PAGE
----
Oil prices have edged-down by 4% on concerns about slow demand recovery as coronavirus (Covid-19) cases continue to rise.

Brent crude futures fell 3.4%, or $1.42, to $40.31 per barrel, while West Texas Intermediate (WTI) futures declined 4%, or $1.60, to $38 a barrel, Reuters reported.

Data from industry group Energy Information Administration (EIA) highlighted a rise in the US crude inventories by about 5.7 million barrels in the week that ended on 5 June.

Meanwhile, diesel and heating oil rose by 1.6 million barrels last week.

Commonwealth Bank commodities analyst Vivek Dhar was quoted by the news agency as saying: “Most of the (price) gains have come from when strict lockdowns were lifted. Coming back to where it was pre-Covid – that will take some time.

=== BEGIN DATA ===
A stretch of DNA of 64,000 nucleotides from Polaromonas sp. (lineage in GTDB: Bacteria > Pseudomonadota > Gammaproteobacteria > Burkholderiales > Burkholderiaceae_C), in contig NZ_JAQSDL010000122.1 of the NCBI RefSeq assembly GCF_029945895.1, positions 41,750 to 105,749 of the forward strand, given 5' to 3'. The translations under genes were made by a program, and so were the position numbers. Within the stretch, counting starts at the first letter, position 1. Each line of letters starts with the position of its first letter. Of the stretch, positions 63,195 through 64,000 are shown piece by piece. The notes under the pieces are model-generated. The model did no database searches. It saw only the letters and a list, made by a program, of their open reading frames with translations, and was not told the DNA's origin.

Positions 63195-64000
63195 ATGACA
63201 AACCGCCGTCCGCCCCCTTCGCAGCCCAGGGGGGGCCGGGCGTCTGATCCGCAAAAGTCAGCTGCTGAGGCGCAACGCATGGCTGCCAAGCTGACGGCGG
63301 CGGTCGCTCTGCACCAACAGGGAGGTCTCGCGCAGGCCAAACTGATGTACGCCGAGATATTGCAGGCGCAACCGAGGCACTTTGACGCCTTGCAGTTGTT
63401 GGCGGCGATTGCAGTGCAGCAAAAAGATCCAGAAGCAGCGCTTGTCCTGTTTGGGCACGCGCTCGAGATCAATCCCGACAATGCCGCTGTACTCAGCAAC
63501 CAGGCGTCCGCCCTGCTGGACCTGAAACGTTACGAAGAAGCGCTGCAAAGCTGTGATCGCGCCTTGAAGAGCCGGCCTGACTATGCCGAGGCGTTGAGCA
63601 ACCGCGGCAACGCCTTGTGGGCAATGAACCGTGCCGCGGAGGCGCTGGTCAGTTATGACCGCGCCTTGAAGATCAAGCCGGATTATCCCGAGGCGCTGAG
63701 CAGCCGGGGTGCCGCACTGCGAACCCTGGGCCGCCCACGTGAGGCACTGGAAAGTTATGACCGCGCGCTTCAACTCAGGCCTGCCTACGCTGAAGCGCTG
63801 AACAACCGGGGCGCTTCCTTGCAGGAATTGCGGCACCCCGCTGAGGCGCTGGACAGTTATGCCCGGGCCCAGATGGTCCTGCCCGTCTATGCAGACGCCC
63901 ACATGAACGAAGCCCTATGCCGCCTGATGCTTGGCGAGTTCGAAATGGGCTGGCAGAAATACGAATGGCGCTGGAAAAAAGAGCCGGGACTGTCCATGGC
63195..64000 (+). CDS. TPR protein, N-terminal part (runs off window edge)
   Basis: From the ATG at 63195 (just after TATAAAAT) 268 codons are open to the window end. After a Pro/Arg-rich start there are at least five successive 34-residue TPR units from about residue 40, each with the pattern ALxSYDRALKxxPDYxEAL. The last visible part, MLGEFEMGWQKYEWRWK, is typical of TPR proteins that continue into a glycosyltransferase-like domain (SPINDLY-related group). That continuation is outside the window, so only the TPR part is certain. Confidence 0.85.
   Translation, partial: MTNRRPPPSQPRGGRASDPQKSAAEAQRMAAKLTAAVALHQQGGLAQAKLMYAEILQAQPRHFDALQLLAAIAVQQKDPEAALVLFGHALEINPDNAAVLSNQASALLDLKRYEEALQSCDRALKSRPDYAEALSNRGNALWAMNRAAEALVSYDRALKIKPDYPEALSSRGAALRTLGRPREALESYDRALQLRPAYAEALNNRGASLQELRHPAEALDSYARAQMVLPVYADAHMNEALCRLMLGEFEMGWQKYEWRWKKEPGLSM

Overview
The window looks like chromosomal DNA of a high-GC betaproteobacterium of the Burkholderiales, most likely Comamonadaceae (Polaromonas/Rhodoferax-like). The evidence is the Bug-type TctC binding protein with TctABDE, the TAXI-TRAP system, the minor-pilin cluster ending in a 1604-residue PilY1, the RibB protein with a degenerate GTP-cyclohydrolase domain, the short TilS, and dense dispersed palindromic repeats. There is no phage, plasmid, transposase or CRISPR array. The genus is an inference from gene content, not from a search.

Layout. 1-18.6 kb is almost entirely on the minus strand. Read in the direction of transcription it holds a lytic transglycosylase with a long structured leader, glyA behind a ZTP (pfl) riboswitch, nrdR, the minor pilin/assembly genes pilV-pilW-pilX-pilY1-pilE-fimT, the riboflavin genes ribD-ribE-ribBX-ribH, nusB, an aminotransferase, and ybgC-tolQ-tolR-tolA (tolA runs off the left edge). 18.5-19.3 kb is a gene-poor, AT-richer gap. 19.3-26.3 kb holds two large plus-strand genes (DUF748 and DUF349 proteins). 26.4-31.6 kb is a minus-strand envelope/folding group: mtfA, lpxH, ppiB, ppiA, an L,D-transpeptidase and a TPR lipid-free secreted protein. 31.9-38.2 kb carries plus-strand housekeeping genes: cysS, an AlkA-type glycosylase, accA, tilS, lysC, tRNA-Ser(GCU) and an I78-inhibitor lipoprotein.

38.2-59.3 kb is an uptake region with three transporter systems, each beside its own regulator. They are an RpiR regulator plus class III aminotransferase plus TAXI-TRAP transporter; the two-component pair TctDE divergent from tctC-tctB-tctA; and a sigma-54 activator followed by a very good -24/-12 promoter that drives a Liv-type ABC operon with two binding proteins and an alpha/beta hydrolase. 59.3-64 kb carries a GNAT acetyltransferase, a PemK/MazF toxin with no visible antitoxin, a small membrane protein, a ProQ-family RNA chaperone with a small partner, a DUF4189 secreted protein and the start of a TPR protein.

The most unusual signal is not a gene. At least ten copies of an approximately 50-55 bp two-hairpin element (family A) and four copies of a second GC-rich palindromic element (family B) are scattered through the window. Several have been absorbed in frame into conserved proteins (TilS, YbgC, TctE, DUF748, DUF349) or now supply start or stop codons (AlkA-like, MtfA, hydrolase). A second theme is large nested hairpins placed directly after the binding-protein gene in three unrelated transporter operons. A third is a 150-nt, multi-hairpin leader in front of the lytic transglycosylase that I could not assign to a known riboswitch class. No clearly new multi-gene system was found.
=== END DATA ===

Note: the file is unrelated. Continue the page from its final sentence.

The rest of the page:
“The key for markets to feel like the worst is over is: when will stockpiles peak globally. That’s what the market is paying attention to.”

In its initial projections of the coronavirus pandemic era, the US Federal Reserve said that the country’s economy is predicted to shrink 6.5% this year and the unemployment rate would be at 9.3% by the end of this year.

Axicorp chief global market strategist Stephen Innes said: “Short-term and fast money traders are very much inclined to sell outright or to take profits on any hint of bearish data.”

The total number of Covid-19 cases in the US have surpassed two million, according to a Reuters tally. New infections have increased slightly after five weeks of declined number of cases.